HONG KONG -- The launch this coming June of Shanghai Disney Resort, which will be one of the largest theme parks in mainland China, is the first upbeat topic in a long time for the country which has been swayed by economic slowdown and the stock market plunge.
Meanwhile, Hong Kong Disneyland -- some 1,200km southwest of Shanghai and which celebrated its 10th anniversary last year -- is concerned that the new Disneyland in mainland China could result in a decline in visitors in its home turf.
Walt Disney of the U.S. and Shanghai Shendi Group of China, which are jointly building Shanghai Disney Resort, said Jan. 13 that the first phase of the theme park will open on June 16. The announcement boosted shares in Shanghai Jinjiang International Hotels Development, the operator of nearby hotels, and real estate developer Shanghai Jinqiao Export Processing Zone Development. These companies are expected to benefit greatly from the launch of the theme park. The stock price of Shanghai-based China Eastern Airlines, which partners with Shanghai Disney Resort, also soared on the Hong Kong stock market.
Nearly 10 years from the plan, five years from the start of construction and two years behind the original plan, the dream of the Shanghai economic community will finally come true. Shanghai Disney Resort -- which will be the sixth in the world and the third in Asia after Tokyo and Hong Kong -- will be equipped with hotels and commercial complexes, with the construction cost totaling $5.5 billion.
Stock market players predict the theme park will see more than 12 million visitors in its first fiscal year, easily surpassing Hong Kong Disneyland's 7.5 million in 2014. The numbers are expected to jump to 40 million a year once the third phase of the park is complete. The numbers could top the 31.3 million visitors to Tokyo Disneyland and Tokyo DisneySea in 2014.
Major Chinese brokerage Haitong Securities expects Shanghai Disney Resort will "boost the city of Shanghai's annual retail sales by 4%," on the assumption of 15.6 million visitors and the daily average spending of 700 yuan ($106) per visitor in the first fiscal year. The theme park will also been seen as a test of whether China can shift from a manufacturing- and infrastructure-based economy to a service-driven economy.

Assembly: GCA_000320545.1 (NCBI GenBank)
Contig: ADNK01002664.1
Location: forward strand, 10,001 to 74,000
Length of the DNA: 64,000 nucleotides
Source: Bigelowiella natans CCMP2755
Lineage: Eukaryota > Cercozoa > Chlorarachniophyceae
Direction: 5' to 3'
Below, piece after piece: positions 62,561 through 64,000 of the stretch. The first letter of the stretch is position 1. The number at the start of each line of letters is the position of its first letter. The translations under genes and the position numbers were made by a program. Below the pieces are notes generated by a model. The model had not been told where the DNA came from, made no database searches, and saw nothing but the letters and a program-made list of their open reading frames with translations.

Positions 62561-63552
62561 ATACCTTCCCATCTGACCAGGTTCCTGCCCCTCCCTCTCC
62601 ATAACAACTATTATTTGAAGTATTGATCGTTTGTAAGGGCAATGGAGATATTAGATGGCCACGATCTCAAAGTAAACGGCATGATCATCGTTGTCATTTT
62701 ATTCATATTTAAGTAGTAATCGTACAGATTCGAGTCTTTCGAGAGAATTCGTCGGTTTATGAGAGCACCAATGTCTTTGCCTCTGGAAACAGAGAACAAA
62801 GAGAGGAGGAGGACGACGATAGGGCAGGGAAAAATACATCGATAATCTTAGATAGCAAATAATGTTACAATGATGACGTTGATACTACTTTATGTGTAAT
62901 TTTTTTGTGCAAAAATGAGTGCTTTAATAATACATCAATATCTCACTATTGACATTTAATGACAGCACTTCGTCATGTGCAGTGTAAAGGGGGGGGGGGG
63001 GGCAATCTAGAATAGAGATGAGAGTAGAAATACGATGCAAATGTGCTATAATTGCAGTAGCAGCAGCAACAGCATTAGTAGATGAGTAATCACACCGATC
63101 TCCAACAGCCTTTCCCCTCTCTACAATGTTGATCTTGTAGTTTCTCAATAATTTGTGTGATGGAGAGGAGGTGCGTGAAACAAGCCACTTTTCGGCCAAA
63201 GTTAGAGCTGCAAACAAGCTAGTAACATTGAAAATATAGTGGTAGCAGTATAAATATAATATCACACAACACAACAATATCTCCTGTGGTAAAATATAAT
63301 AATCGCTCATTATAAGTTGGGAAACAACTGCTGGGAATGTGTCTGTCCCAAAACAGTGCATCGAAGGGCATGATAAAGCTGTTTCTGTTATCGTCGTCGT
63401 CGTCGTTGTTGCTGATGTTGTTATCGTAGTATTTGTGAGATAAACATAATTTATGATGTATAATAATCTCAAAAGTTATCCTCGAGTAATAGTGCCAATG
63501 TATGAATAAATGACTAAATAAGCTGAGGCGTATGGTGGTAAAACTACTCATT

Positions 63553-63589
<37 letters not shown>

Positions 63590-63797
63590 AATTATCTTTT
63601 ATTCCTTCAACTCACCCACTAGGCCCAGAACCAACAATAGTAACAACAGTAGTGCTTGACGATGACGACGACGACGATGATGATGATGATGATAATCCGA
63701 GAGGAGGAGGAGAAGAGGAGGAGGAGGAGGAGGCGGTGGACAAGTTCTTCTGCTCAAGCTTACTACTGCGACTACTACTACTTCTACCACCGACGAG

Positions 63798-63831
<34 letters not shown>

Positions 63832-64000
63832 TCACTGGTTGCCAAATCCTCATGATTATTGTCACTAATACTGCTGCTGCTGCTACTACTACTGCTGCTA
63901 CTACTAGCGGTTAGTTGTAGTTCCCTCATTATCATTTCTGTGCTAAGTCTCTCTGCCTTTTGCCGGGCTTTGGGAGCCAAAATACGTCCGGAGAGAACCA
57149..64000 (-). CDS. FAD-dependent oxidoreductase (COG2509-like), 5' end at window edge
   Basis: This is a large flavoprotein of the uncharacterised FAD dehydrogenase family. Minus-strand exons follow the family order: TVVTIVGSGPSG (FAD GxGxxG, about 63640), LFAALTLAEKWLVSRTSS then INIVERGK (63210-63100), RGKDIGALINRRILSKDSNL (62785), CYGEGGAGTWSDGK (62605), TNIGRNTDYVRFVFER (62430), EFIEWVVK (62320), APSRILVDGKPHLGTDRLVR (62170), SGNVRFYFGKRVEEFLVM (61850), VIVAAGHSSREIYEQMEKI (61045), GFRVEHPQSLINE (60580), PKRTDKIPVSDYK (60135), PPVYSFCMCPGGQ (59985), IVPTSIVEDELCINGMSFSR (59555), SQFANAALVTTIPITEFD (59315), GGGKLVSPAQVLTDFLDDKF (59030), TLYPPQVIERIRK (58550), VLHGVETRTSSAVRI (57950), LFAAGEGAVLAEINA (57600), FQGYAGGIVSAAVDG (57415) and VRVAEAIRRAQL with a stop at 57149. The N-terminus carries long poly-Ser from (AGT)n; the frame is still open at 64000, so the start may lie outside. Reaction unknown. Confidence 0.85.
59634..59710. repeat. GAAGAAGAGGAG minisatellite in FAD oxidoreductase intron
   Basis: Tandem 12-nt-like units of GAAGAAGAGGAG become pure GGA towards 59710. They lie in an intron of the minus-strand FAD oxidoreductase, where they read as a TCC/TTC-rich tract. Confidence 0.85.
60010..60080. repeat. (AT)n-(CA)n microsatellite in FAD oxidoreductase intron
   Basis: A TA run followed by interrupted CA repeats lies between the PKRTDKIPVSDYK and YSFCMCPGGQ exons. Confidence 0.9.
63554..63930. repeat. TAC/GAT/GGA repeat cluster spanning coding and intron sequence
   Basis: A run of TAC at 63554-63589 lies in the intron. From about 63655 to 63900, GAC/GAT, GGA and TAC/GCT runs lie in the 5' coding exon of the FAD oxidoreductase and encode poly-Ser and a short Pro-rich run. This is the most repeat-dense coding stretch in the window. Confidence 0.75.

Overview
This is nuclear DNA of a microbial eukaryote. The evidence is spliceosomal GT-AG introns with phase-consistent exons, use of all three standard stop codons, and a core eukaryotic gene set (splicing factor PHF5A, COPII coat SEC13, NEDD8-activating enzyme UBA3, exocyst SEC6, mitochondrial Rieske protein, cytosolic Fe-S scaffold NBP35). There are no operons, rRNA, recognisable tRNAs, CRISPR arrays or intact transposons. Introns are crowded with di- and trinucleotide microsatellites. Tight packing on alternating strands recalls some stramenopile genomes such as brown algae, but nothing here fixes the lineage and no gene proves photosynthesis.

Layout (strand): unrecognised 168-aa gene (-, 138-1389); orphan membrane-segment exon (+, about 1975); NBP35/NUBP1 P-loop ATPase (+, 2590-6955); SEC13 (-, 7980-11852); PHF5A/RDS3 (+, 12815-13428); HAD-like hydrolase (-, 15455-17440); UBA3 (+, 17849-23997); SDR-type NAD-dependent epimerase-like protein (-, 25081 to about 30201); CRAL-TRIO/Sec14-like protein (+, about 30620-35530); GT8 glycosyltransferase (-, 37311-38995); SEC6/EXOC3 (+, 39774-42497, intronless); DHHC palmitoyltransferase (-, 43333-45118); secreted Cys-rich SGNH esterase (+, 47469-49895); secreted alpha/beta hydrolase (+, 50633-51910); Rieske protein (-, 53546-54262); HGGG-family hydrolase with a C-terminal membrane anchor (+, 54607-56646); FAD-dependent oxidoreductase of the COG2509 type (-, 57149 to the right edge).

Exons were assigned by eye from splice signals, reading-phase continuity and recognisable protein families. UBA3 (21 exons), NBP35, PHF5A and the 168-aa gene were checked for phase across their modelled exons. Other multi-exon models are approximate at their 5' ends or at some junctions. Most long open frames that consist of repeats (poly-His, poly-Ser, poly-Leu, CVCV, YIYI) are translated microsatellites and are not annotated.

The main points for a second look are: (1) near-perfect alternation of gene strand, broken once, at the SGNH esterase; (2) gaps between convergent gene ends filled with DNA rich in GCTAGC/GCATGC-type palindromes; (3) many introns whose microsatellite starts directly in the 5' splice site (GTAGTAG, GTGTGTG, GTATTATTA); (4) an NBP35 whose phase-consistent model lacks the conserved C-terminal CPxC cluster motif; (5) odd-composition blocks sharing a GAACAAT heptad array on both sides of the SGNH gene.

Meanwhile, the Hong Kong stock market was once buoyed by the Disney boom. During the period from the end of October 2004 to the opening of Hong Kong Disneyland on Sept. 12, 2005, the stock prices of luxury hotel operator Shangri-La Asia and jewelry store operator Chow Sang Sang Holdings International surged 37% and 48%, respectively, on expectation that the opening of Hong Kong Disneyland would help boost tourist numbers. The share price of Macau casino operator Galaxy Entertainment Group also jumped 120%, and the benchmark Hang Seng Index rose 16%.
However, the share prices of retail and leisure companies in Hong Kong have remained sluggish, as the number of mainland visitors to Hong Kong has declined due to the Chinese government's anti-corruption campaign and growing anti-China sentiment in Hong Kong.
In a survey of mainland Chinese members conducted by U.S. travel information website operator Travelzoo on their most preferred travel destination in 2016, Hong Kong was ranked 32nd, down from 23rd place, losing out to the 31st-ranked Africa.
In addition to such unfavorable trend, officials of Hong Kong Disneyland are concerned they may have to compete with their Shanghai counterpart for customers.
Hong Kong Disneyland posted its first profit in fiscal 2012, hit by the 2008 global financial crisis and the 2009 swine flu pandemic. Its revenue base is not stable and is becoming more dependent on mainland visitors. The total number of visitors was up more than 60% to 7.5 million in 2014, from 4.6 million in 2009. The number of mainland visitors surged more than 120% during the same period, with their ratio to total visitors up from 36% to 48%.
Comparing the share prices of Shanghai Disney Resort-related companies and retail and leisure companies in Hong Kong with the end of 2012, when the construction of Shanghai Disney Resort began full swing, property developer Shanghai Jinqiao Export Processing Zone Development and Shanghai International Airport, the operator of the two international airports in Shanghai, saw their stock prices jump 70% and 110%, respectively. On the other hand, the stock prices of Shangri-La Asia and cosmetics retailer Sa Sa International Holdings in Hong Kong fell about 60% to 70%.
A spokesman for Hong Kong Disneyland stressed to Nikkei Quick News that the company is proud to be one of the top tourist attractions in Hong Kong over the last decade, and they strive to provide customers from around the world with a whole new experience. All eyes are on whether the two Disneylands in Hong Kong and Shanghai can coexist and prosper.